The history of Liverpool Football Club stretches back over 120 years. For the first half of its life the club enjoyed mixed success combining championship wins with relegation. The cosmopolitan nature of the City of Liverpool itself ensure that Liverpool players were drawn from different parts of the United Kingdom and the Republic of Ireland, but there was a particular affinity with Scotland, so much so, that they were nicknamed ‘Team of all the Mac’s’.
But it was to be one Scotsman in particular who was to lead Liverpool FC to greatness in the second half of its life. That man was Bill Shankly. Some eight years after he first applied for the position, it was in 1959 that he was finally appointed and the modern history of Liverpool began.
Bill Shankly was the first of a new breed of football club manager who exerted total control over the signing of players and team selection. His management skills, allied to his socialist principles, his passion for the game, and his total dedication to the club, saw the formation of a football club which would become renowned throughout the world, both for its ethos and style of play. His legacy was a succession of managers moulded in his style who between them were to bring extraordinary success, not only in League and Cup, but with five European Championships. But it was a show tune written in 1945 that was to change the status of Liverpool Football Club from merely legendary to iconic.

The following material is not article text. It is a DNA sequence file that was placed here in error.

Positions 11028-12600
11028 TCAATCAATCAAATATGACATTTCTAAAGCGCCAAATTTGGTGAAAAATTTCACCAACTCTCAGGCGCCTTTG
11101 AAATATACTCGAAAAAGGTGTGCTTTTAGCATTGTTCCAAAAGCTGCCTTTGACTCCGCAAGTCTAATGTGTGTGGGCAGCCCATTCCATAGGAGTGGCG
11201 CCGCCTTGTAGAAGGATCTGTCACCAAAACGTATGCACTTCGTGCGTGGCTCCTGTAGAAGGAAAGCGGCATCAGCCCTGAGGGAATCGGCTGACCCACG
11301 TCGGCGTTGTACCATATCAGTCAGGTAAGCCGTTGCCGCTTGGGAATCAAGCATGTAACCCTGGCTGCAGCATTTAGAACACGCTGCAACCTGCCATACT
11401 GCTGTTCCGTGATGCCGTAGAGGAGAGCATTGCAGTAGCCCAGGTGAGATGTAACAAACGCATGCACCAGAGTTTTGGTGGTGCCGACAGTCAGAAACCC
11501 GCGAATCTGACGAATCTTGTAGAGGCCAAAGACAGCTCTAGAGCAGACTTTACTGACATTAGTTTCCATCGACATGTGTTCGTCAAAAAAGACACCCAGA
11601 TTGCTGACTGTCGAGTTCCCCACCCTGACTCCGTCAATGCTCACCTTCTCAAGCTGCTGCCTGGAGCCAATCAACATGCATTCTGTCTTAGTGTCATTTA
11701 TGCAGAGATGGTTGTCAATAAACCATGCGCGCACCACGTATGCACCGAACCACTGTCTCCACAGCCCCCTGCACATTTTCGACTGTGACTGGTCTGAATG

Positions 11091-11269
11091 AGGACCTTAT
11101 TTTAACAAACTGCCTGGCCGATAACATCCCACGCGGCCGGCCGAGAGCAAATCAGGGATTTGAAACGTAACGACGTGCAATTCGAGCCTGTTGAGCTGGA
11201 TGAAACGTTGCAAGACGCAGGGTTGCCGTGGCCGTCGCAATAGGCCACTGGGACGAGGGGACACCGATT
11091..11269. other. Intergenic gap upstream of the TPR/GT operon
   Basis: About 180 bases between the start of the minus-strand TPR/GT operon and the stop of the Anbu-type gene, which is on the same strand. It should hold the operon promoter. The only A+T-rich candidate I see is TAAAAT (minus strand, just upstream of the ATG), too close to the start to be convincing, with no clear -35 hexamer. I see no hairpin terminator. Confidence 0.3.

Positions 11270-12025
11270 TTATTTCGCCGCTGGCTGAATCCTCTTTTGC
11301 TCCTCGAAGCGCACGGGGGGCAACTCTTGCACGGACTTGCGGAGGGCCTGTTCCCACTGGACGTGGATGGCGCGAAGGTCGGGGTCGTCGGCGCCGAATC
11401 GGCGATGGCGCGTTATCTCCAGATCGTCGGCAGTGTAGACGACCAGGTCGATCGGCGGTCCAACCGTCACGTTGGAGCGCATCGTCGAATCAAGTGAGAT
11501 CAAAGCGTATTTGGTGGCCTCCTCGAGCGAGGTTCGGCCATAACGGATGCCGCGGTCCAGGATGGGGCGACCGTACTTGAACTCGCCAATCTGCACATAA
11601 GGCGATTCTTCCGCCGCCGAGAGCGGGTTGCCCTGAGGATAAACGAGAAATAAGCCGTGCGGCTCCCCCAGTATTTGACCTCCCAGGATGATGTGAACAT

In 1963 the local pop group, Gerry and the Pacemakers, took the Rodgers and Hammerstein song ‘You’ll never walk alone’ to No. 1 in the Hit Parade. It was immediately adopted by supporters and has become synonymous with Liverpool Football Club, and an anthem known throughout the footballing world and beyond. The words were eventually added to the club badge and stand above the entrance to Anfield.
The Liverpool Reds tartan is a tribute to the supporters of Liverpool Football Club worldwide.